When you're one of the regular working musicians who used to populate the recording studios of the world that are now rapidly closing shop -- when you're one of the ones who didn't have unlimited budgets to spend months or years working on an album, but who took a break from touring for a few weeks each year to focus on making a new album -- the idea of hiring a drummer, a bass player, a keyboard player, and whoever else you might be hiring for a recording project, just to record one or two songs, is completely ludicrous. It makes no economic sense. If you're going to spend four hours just getting the drummer miked, you want to then use the rest of the day, and the next day, recording with the drummer. If you're working hard and just getting decent takes of songs you've spent plenty of time rehearsing together, you might record the basic parts for two or three songs each day -- after spending all the time setting up for each new instrument you're recording.
The same is true for the mixing process, which often takes almost as long as the recording process. For many albums of other artists, I hear it takes longer. Any element of the recording or mixing processes can potentially go on forever. As with other things, it's sometimes just a matter of stopping when you've got something that's good enough, rather than aiming for perfection, which would simply take too long, it would require more time and effort than is available given your limited resources. But once you're set up to start mixing an ensemble you've recorded, it will take less time to mix the second and third song than it will take to just mix one. Much of the setup you do for one song might be the same as the setup you'll do for other songs, so again doing more songs will certainly take longer, but it will take less time per song to mix ten of them than if you just mix one.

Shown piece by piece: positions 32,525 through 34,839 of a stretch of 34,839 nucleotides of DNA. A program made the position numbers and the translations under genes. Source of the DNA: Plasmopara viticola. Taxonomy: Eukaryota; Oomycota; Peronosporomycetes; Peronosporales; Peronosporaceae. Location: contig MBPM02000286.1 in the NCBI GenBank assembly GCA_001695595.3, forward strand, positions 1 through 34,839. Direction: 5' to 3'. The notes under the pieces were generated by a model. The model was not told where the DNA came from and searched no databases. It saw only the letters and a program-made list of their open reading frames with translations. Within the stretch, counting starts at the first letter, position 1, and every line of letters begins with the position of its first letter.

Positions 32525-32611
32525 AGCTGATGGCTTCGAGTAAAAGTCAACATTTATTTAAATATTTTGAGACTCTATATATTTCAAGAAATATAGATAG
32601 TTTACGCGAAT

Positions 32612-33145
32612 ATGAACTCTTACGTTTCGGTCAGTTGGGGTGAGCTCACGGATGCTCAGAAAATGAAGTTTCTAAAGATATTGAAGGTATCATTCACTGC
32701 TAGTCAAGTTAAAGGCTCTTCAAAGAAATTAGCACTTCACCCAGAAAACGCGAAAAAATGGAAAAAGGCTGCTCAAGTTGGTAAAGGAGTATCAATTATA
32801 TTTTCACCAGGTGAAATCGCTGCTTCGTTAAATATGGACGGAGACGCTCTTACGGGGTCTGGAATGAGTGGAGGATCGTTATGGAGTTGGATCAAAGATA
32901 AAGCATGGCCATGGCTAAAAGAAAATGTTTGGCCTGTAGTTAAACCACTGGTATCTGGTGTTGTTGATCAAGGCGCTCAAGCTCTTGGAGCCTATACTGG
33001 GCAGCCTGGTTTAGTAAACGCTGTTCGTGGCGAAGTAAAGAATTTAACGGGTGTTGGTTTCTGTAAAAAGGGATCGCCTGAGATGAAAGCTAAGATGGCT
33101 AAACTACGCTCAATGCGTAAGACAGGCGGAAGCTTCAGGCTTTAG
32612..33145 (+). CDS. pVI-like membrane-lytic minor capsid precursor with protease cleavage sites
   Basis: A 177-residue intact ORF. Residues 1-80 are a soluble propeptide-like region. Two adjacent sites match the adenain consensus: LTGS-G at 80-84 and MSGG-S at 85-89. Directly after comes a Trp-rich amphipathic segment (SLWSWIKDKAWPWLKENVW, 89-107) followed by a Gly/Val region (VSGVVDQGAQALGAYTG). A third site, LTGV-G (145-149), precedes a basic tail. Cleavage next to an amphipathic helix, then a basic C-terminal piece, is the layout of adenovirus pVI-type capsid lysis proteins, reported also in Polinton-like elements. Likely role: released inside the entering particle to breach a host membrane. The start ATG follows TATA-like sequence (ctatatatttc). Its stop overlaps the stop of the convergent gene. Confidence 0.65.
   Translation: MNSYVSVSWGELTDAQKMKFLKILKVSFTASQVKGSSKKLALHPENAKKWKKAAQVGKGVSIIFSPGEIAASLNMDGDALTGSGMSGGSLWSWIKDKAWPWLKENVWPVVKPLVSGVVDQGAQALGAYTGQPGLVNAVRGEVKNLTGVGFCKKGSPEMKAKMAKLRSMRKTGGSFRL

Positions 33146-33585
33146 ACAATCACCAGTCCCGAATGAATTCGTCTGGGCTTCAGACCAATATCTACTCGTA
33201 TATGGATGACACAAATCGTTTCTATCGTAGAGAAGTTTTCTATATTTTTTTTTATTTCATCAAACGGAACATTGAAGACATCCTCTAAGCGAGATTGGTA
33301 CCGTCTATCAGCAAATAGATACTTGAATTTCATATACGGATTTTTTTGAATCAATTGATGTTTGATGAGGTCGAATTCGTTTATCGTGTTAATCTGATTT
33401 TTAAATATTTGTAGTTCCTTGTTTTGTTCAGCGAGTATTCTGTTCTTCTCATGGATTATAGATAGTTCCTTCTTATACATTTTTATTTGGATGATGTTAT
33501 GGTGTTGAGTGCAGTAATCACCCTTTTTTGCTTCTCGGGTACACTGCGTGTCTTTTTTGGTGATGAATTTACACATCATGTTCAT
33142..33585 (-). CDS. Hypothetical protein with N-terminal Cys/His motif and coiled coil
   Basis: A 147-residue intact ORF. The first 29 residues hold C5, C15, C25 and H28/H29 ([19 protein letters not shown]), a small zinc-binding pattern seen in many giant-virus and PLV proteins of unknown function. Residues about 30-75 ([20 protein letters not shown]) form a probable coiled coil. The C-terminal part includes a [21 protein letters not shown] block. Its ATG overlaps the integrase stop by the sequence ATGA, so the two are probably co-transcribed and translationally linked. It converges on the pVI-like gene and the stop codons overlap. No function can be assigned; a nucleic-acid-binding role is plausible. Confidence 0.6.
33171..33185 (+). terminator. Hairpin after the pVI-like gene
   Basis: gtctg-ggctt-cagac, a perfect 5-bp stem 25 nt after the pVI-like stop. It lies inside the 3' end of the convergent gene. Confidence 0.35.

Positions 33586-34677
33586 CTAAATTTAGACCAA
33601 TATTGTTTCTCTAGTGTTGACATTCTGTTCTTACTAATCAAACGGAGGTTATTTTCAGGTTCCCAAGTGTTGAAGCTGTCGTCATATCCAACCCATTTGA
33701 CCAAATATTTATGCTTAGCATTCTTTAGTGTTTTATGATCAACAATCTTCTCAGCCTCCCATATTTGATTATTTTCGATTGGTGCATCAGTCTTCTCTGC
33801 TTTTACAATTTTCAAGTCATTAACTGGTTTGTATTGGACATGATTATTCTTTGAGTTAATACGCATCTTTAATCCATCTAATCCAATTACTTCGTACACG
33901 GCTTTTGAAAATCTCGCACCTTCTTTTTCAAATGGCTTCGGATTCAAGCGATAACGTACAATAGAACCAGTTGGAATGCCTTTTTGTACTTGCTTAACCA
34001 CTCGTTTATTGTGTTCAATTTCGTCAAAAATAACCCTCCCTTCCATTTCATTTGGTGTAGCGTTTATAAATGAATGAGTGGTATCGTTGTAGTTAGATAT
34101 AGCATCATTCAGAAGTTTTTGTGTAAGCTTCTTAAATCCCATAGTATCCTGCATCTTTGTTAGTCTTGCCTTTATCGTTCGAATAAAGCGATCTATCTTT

Once you make that album, you may decide to release one song at a time on streaming platforms as they recommend these days, but there will still be basic logistical reasons why the album is likely to stick around as a phenomenon long past the time no one is buying them at all anymore. Because actually we're already at that stage, and I'm still making another one.
For those of you listening to this in podcast form, I'll close with a song that's going to be among the songs to be recorded for this next album, if all goes according to plan.